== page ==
What does it mean to join the Community of Trust?
“On my honor, I pledge that I have neither given nor received help on this assignment.”
An entire culture at this University has grown out of this phrase: a community of trust. Entering first-years have probably written a similar phrase on every high school test they’ve ever taken, but they will soon find out that the notion behind this pledge extends far beyond the promise of keeping your eyes to yourself.
As I begin my third year, trust and safety have become synonymous with much of my experience at U.Va. Yes, I am incredibly guilty of leaving my laptop in the library for 10 hours while I get my Bodo’s/visit friends/go to the gym/go back to Bodo’s for a study break. While no sane human should ever do this, at UVA, it is considered perfectly normal.
But beyond my irresponsible penchant for leaving my belongings everywhere (only to find them perfectly in tact when I return from my break), the trust and safety I speak of has deeply impacted my intellectual life.
Entering this University means entering a community in which academic integrity is at the core of every classroom experience. During my time at UVA, I have often felt incredibly lost and confused about my academic interests and goals, yet, one aspect has remained unshakable: I have always felt respected, appreciated and confident in my work and opinions in a classroom.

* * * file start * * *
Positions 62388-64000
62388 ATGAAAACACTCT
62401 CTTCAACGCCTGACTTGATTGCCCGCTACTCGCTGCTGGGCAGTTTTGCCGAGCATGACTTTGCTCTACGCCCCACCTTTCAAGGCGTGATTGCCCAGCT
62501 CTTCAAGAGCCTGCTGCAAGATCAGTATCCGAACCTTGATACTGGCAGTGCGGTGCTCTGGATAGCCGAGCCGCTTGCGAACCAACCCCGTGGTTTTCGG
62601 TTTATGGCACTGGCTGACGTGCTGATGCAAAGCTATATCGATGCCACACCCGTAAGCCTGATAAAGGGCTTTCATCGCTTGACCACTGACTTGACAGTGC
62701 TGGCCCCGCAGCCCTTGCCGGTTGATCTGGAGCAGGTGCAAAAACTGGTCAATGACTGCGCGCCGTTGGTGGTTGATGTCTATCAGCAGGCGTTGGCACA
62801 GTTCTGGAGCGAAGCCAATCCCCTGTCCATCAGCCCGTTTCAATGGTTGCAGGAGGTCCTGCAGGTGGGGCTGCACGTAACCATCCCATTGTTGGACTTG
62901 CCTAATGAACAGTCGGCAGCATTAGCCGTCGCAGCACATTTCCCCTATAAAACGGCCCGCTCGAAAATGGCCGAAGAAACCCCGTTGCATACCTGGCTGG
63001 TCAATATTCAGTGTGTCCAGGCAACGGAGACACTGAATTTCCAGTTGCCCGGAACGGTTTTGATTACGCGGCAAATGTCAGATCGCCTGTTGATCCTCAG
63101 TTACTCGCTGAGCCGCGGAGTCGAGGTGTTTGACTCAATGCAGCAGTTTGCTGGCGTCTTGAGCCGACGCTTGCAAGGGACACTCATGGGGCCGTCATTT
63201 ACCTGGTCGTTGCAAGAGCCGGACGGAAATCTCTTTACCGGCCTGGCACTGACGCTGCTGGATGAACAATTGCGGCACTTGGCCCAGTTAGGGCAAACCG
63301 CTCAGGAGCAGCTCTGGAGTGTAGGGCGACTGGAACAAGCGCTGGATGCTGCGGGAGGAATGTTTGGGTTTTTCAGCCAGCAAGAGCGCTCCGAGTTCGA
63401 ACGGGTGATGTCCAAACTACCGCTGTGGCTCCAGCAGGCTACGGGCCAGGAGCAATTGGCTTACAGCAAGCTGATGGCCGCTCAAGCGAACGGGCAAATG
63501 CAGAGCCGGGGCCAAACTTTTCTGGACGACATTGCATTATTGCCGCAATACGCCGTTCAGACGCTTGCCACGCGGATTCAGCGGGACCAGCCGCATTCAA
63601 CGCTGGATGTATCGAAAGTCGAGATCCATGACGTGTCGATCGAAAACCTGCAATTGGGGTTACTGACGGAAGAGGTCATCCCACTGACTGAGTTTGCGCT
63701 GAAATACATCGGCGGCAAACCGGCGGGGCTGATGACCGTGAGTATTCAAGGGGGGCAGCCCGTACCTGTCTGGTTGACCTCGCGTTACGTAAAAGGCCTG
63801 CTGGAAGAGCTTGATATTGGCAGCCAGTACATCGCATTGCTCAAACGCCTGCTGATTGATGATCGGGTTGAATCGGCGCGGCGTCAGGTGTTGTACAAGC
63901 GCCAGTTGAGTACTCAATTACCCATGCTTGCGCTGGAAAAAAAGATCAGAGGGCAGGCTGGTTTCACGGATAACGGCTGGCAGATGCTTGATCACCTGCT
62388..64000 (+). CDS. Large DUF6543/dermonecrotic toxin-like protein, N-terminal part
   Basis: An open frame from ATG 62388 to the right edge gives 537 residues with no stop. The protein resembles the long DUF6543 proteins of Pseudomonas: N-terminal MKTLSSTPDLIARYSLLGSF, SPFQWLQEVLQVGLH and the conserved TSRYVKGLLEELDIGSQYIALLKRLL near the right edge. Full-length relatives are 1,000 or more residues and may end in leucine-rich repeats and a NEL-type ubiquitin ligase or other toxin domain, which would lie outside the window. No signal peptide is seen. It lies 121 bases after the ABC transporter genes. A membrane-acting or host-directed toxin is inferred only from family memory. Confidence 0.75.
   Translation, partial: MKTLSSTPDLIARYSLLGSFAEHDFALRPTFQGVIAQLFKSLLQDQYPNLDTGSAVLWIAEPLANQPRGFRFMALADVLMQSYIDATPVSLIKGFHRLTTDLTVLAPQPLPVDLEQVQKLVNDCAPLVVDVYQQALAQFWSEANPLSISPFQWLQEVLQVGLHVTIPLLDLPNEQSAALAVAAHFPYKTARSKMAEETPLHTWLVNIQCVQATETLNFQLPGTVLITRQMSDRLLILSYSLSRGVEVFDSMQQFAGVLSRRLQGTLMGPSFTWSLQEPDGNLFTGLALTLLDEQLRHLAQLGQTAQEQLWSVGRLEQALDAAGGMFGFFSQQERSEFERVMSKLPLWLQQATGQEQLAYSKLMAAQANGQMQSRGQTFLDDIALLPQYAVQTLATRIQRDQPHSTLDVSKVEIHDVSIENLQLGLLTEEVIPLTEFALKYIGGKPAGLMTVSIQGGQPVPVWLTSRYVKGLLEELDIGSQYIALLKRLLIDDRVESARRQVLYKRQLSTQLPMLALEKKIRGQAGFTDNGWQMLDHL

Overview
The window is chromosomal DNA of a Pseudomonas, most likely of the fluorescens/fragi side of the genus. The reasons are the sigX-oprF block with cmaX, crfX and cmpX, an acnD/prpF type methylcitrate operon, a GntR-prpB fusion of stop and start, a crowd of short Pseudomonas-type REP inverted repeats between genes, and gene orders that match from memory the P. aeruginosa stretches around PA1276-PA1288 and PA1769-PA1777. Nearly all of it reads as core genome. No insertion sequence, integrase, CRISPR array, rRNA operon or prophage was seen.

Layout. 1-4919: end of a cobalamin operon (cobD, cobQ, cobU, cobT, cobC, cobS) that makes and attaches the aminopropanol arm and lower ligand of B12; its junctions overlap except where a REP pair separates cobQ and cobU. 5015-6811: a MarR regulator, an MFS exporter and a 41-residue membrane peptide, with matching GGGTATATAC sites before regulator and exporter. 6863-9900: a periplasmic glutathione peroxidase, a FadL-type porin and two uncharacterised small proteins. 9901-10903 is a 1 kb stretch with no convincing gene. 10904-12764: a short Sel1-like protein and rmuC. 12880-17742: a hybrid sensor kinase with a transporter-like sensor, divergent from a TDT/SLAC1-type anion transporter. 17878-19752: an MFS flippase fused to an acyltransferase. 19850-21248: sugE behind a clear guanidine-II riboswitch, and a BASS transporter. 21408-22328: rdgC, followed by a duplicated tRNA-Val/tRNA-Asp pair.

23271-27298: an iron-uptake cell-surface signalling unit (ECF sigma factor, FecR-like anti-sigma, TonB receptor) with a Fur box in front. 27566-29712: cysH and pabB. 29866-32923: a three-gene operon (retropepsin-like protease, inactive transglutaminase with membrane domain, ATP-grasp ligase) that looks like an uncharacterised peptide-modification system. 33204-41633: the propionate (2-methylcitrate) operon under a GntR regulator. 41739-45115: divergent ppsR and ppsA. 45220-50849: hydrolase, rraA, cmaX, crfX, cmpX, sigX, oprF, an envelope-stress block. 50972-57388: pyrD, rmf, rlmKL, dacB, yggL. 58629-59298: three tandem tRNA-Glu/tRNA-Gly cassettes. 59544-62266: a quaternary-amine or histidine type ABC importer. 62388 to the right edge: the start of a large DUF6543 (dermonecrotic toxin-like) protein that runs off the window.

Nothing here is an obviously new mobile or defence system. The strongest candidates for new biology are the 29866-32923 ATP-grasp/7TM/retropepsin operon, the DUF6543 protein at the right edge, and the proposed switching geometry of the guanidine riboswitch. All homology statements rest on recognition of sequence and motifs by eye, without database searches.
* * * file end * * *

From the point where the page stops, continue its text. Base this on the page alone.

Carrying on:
Why is this? We belong to a community of trust and this inevitably enables a community that celebrates personal achievement and intelligence. To me, “don’t cheat, steal, or lie” has turned into a gratifying challenge to reach my greatest potential on my own.
Yet do not mistake this claim for a competitive and cutthroat, “every man for himself” attitude.
As a student who has felt this immensely competitive pressure to succeed, I also fully acknowledge the pitfalls of the honor code, a “high horse” standard that up until last March negated the possibility of forgiveness for students who violated the code.
However, with a new honor plea that allows students the chance to return to the University after a years leave if they confess to their infraction, I have faith in a community of trust made stronger by forgiveness, while still honoring the original intention of this shared commitment to honor. More than anything, UVA'’s high standard for academic honor has given me the freedom and safety to be academically curious and take chances, even if it ends in failure. Being part of the community of trust means not just trusting others, but most of all trusting yourself to hold your own, and when you do this, you will thrive.